Low-paid workers will suffer a wage cut despite an increase in the national minimum wage, according to union leaders.
The TUC said that with RPI inflation running at 2.9%, the 1.8% rise in the statutory hourly rate will lead to a "squeeze" on the living standards of almost a million mainly women workers.
The adult rate increases by 11p an hour to £6.19, but there will be no change to the £4.98 an hour for 18 to 20-year-olds and £3.68 an hour for workers above school leaving age but under 18.
The rate for apprentices will increase by 5p to £2.65 an hour.
TUC general secretary Brendan Barber said: "While we are pleased that Government has rejected the siren calls of some employers to freeze the minimum wage for adult workers and apprentices, these increases are still far below inflation and will leave the lowest-paid facing a real terms cut.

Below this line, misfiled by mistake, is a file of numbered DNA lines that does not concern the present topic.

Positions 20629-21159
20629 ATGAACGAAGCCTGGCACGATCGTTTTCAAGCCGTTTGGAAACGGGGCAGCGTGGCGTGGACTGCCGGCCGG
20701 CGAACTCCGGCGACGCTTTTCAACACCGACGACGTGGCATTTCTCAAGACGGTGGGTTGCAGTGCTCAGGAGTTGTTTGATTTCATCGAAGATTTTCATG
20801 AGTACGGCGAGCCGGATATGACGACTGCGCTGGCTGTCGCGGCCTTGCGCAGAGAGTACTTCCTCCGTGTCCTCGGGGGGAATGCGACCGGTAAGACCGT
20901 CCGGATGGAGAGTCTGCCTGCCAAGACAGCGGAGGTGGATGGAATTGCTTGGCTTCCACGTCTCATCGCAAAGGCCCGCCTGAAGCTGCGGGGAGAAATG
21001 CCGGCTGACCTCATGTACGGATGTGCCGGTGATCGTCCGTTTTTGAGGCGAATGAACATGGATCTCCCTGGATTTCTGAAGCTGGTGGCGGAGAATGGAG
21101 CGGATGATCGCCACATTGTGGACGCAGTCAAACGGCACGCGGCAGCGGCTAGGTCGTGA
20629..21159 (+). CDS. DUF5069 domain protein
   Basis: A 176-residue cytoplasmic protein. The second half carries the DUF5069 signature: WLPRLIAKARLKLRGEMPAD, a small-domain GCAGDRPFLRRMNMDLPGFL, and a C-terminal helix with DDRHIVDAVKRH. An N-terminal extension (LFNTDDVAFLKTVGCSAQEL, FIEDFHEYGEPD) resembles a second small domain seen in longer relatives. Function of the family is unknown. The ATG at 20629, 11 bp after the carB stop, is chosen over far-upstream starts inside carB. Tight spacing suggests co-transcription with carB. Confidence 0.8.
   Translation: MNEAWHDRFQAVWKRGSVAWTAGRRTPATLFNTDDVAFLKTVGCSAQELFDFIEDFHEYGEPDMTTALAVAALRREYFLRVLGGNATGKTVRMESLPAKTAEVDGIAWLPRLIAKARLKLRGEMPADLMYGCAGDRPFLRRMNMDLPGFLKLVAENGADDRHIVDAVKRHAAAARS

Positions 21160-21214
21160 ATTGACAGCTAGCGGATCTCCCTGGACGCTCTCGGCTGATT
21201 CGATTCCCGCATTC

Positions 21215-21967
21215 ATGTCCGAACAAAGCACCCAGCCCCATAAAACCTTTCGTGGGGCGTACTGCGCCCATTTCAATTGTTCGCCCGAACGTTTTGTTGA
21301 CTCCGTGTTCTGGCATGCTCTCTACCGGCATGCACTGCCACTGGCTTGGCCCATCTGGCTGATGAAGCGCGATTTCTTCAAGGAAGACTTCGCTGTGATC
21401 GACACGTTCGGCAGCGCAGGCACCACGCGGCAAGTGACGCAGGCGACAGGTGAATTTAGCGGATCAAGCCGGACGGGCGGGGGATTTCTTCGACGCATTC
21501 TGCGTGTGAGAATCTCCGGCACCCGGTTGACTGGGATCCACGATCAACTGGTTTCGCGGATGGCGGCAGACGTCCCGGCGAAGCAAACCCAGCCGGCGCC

"These new rates are a particular blow to younger people who will face the biggest hit on their living standards. There is no evidence that the minimum wage has had an adverse impact on young people's employment so it is hard to see the logic behind their pay freeze.
"Today's rate increases do not do enough to help hard-pressed families. We need a bolder increase next year otherwise the real incomes of minimum wage workers will continue to fall, along with consumer demand."